"The difference between a process and a workflow is that a process is automated while workflow requires human interaction," says Matt Meservey, a product manager for Altiris Workflow Solution. "Rarely does workflow stay within a particular group. Whenever data passes an organization boundary, it has the potential to fall through the cracks. Workflow is designed to automate the passing of data and decision making."

For organizations looking to cut costs and optimize operations, Radi says workflow is a tool that produces an immediate benefit. His company, Incendio, is a spin-off of a company that specialized in construction project management. It adopted Altiris Workflow Solution to meet the complex process management needs of its clients. Over the last five years, it’s serviced customers in health care, transportation and logistics, education, and government.

Workflow’s value to the customer is immediate, since it does two things very well: provides a repeatable and auditable process, and shortens the intervals for decision making and project management. The resulting audit trail provides an organization with the ability to demonstrate due diligence for compliance with such regulations as Sarbanes-Oxley and some Homeland Security protocols. More importantly is its ability to shave off precious time in decision making and organization processes, which results in near immediate efficiency returns.

"Workflow can automate in ways that we never could before," said A. Wade Wyant, managing partner of ITS Partners, a systems management solution provider in Grand Rapids, Mich. "You’ve been automating with computers since punch cards. Workflow will take it to the next level."

Workflow isn’t typically a technology sale, though. Many small and midsized businesses don’t have the institutional, defined processes necessary for workflow applications, so solution providers must establish the foundational processes as well as implement the application. That creates up-sell services opportunities for solution providers.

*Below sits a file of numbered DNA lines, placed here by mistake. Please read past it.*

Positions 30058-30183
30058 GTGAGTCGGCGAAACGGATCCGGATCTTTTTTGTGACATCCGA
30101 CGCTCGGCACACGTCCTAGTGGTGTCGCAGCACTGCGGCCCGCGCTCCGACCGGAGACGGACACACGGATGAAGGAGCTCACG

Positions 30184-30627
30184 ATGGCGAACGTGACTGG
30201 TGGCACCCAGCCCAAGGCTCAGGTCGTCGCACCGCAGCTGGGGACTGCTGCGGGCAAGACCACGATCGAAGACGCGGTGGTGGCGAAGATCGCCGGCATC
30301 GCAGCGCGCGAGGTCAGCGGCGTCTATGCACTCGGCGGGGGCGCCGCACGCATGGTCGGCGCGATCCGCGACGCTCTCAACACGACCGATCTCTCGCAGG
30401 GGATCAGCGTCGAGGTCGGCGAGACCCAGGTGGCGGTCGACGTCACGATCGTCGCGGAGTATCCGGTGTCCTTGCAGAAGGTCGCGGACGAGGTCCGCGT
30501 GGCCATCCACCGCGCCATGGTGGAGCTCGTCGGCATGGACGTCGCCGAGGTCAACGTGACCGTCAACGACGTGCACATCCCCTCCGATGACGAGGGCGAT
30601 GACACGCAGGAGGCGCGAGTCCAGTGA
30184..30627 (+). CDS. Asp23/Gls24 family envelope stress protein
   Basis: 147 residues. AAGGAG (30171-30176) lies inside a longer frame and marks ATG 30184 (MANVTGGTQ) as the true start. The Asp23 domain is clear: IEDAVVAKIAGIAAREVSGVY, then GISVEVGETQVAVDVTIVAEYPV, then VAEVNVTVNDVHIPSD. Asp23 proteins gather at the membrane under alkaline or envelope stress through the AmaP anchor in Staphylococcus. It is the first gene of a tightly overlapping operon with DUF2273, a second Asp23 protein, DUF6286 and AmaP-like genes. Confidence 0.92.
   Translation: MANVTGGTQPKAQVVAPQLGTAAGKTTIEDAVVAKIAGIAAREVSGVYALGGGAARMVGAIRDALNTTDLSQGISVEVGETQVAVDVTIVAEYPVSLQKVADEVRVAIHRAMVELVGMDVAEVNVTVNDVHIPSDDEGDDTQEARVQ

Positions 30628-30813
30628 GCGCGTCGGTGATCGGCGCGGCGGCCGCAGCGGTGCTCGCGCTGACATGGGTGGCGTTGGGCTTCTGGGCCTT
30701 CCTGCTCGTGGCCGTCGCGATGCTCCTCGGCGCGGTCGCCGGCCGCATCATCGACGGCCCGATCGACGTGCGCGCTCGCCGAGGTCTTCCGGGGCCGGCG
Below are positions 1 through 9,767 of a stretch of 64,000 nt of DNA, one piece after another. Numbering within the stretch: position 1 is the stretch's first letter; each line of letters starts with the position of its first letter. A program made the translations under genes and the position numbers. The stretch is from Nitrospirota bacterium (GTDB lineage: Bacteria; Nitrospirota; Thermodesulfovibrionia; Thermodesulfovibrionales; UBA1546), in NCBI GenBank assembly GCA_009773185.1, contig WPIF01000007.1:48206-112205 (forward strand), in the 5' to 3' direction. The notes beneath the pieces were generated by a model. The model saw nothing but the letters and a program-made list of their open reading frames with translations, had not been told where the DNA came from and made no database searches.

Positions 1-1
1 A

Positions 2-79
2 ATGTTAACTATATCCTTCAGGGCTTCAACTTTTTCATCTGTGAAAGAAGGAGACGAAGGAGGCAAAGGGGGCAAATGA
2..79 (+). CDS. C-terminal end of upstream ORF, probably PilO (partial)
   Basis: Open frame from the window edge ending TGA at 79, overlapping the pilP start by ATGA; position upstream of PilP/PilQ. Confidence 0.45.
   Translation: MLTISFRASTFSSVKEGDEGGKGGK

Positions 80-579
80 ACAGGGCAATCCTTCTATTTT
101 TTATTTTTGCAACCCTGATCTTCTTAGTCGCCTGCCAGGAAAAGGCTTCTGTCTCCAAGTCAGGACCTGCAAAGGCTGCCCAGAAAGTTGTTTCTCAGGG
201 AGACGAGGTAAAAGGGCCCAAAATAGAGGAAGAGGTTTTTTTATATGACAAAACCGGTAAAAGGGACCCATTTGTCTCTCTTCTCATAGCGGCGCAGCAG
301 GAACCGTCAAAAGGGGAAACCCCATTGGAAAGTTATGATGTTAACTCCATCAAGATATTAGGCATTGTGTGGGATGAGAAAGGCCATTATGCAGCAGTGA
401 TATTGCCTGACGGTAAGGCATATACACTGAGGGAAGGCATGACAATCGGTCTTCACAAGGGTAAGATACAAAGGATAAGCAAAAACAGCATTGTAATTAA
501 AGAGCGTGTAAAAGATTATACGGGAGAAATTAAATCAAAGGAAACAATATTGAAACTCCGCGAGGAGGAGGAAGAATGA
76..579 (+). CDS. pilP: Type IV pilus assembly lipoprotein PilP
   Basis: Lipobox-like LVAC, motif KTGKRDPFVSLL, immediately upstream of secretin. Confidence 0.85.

Some companies may not know they need workflow or understand the benefits of workflow applications. Radi said with workflow consultative selling, a solution provider must show the near-term benefits and return on investment.

"The way you sell workflow is that you have to show ROI," Radi said. "If you can’t show ROI in the first 90 days, you might as well not walk in the door."

Lawrence Walsh Lawrence Walsh is editor of Baseline magazine, overseeing print and online editorial content and the strategic direction of the publication. He is also a regular columnist for Ziff Davis Enterprise's Channel Insider. Mr. Walsh is well versed in IT technology and issues, and he is an expert in IT security technologies and policies, managed services, business intelligence software and IT reseller channels. An award-winning journalist, Mr. Walsh has served as editor of CMP Technology's VARBusiness and GovernmentVAR magazines, and TechTarget's Information Security magazine. He has written hundreds of articles, analyses and commentaries on the development of reseller businesses, the IT marketplace and managed services, as well as information security policy, strategy and technology. Prior to his magazine career, Mr. Walsh was a newspaper editor and reporter, having held editorial positions at the Boston Globe, MetroWest Daily News, Brockton Enterprise and Community Newspaper Company.